Back-to-School Expenses in the Age of COVID-19
As federal, state and local authorities continue to debate how best to get kids back to school safely this year, one thing is certain: it’s going to look and feel different than it ever has before. The annual rituals of shopping for backpacks, school supplies and first-day-of-school outfits is going to be replaced by a new kind of preparation. According to the annual spending survey from the National Retail Federation, families of K-12 students are planning to spend a record-setting $33.9 billion on back-to-school shopping this year. Let’s take a look at the back-to-school expenses to consider during COVID-19.
Computer Hardware & Accessories
Although plans are not final yet, it seems most elementary and high school districts are planning a combination of in-person and remote learning. That could mean investing in new laptops or tablets to help your children participate in remote learning. You’ll also want to make sure they have headphones or ear buds that allow them to hear clearly. And a functioning printer stocked with ink and paper should also be on your list. Computer manufacturers such as Apple, Dell and Lenovo offer discounts for college students. It’s likely some companies will expand those discounts to include purchases for younger students as well.
Many households have had their internet straining to keep up with the demands of kids doing remote schooling while parents are working from home. If you’ve noticed your internet speeds slowing down, you may need to set aside money in the budget to literally get it up to speed. It’s possible you need a new, more efficient,wireless router and/or strategically placed signal boosters to ensure everyone is able to get and stay online all day. You may also want to inquire with your provider about increasing your internet speed. And remember to turn off other smart appliances you aren’t using during the workday to lighten the demand and free up bandwidth.
When everyone abruptly turned to remote learning last spring, it was a matter of making do with what you had. Kitchen tables instantly became classrooms and workstations, and no one had any real space to learn and get work done. Now that you know what to expect, it’s time to create an environment conducive to learning. Consider investing in a dedicated school desk or table, with comfortable, ergonomic seating. Add a room divider screen for privacy and to create a clear marker of where the “classroom” begins. These one-time back-to-school expenses will go a long way toward ensuring your kids have a successful school year.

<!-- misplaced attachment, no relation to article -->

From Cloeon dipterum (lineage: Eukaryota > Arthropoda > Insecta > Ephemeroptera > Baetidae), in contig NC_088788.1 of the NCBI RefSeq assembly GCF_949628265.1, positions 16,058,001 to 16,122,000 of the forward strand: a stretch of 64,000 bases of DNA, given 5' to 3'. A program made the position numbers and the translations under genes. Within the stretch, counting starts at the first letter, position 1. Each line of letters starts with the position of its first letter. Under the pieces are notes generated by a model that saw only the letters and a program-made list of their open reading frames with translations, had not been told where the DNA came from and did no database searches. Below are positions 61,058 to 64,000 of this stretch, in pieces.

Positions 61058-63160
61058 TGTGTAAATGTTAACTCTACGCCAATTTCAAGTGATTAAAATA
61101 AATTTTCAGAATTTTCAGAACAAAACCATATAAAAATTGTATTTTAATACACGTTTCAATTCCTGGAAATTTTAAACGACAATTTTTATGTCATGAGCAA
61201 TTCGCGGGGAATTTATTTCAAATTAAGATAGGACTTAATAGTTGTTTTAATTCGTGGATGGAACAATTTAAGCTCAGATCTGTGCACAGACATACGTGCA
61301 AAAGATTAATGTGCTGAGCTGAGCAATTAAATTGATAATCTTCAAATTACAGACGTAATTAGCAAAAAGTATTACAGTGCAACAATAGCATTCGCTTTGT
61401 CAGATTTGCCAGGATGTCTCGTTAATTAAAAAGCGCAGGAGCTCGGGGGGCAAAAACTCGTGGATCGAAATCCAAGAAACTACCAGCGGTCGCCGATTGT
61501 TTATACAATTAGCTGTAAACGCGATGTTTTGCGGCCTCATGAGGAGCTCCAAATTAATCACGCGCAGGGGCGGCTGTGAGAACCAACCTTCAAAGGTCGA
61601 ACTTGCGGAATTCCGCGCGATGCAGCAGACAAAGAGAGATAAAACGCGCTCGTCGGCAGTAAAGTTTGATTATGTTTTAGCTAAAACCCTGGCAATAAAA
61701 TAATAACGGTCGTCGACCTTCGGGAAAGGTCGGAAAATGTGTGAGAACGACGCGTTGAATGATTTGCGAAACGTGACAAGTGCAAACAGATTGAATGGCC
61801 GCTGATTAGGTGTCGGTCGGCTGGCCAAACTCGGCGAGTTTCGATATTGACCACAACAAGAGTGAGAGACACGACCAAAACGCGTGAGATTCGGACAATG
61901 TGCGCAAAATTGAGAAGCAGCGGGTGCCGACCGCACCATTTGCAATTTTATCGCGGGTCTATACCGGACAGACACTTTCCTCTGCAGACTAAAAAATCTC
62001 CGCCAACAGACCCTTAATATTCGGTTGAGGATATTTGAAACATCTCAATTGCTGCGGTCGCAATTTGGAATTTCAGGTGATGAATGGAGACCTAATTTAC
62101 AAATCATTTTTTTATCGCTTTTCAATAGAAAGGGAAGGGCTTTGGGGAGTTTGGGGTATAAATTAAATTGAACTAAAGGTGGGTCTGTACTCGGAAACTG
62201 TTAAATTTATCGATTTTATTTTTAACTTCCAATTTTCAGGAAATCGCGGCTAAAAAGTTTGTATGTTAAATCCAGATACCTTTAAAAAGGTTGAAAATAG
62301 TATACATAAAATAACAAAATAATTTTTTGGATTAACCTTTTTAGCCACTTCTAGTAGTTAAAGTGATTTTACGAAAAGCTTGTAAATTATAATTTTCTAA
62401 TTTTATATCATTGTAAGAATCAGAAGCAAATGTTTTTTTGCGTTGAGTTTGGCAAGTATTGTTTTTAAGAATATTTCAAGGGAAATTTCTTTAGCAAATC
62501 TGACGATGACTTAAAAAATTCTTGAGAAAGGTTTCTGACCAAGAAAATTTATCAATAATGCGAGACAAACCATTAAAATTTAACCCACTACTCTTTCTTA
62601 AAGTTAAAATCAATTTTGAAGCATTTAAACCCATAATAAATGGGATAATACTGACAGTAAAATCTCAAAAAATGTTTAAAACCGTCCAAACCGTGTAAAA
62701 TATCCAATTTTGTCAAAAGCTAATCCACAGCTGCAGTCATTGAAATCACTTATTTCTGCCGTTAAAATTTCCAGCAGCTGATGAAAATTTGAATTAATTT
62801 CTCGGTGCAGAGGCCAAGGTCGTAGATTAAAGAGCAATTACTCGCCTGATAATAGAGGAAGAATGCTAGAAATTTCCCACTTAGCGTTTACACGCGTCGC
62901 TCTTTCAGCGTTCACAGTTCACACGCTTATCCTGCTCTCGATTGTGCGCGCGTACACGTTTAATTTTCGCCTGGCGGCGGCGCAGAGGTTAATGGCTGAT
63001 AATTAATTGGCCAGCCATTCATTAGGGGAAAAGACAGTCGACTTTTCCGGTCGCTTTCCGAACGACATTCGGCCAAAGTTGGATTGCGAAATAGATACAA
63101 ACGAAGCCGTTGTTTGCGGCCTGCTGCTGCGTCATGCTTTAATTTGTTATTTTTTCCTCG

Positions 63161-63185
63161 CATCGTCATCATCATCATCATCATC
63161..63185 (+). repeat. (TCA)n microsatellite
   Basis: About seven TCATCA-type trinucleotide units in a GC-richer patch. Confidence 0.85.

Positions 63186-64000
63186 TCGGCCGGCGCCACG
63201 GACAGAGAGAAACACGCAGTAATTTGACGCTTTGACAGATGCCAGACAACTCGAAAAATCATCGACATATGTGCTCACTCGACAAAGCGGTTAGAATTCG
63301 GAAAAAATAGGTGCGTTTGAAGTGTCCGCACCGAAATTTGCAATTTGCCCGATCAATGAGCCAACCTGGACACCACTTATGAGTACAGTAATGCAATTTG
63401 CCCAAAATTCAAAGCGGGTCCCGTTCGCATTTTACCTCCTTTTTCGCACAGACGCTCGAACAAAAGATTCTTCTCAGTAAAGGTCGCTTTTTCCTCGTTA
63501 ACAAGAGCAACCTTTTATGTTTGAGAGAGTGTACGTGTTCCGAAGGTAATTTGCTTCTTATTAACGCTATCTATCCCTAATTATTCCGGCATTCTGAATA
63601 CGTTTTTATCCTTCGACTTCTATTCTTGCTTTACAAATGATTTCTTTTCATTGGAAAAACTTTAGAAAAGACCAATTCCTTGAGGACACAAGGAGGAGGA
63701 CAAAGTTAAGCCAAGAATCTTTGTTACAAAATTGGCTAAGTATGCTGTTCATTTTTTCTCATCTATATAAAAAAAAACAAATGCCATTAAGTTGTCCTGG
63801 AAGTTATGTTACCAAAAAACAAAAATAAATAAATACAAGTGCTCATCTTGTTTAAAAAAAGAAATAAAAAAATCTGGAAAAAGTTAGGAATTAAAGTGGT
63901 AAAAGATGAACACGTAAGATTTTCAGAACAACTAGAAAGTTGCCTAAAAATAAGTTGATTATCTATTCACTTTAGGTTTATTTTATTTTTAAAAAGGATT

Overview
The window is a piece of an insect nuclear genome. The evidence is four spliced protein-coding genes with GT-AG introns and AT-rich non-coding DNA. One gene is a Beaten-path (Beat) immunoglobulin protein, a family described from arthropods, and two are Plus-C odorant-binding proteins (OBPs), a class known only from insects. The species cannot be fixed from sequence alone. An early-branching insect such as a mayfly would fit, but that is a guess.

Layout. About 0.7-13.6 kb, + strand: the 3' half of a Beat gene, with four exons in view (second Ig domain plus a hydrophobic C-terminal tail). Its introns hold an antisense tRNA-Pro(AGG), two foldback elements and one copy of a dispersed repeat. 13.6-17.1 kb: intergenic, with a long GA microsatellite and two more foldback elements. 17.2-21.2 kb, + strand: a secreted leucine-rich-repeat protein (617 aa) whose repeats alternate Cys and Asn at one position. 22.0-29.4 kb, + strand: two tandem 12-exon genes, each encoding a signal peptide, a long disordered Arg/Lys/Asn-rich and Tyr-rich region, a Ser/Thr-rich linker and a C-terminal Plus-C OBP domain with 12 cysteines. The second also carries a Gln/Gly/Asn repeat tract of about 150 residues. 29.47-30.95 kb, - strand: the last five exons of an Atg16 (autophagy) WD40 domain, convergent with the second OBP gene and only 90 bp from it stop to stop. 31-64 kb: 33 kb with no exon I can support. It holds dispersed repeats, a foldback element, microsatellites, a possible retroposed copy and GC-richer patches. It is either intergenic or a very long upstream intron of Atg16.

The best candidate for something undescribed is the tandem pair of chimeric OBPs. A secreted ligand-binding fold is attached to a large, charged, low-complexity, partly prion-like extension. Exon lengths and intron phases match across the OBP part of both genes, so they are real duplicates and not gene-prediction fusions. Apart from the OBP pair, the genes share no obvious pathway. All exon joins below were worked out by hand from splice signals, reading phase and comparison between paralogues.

In addition to — or perhaps in place of — the usual notebooks, crayons, pens, pencils and other supplies, you’ll probably need to buy things you haven’t in years past. This may include art supplies, equipment and chemicals for science experiments and other necessities for hands-on remote learning. Your children’s teachers should send out lists of necessary supplies. Be sure to wait for those before you begin your shopping so you’re not buying things you don’t need.
Masks and Hand Sanitizer
Even if your kids only end up back in a physical classroom one or two days a week, masks and hand sanitizer are a must. In fact, kids should always have an extra mask in their backpack in case the one they’re wearing gets soiled or dirty. Target, Old Navy and other big box stores offer very affordable multi-packs of cloth masks. You’ll want to have several in rotation so there are always clean ones available. Additionally, you’ll want to send your kids to school with ample supplies of hand sanitizer and disinfecting wipes so they can take the cleaning of their desk and work areas into their own hands.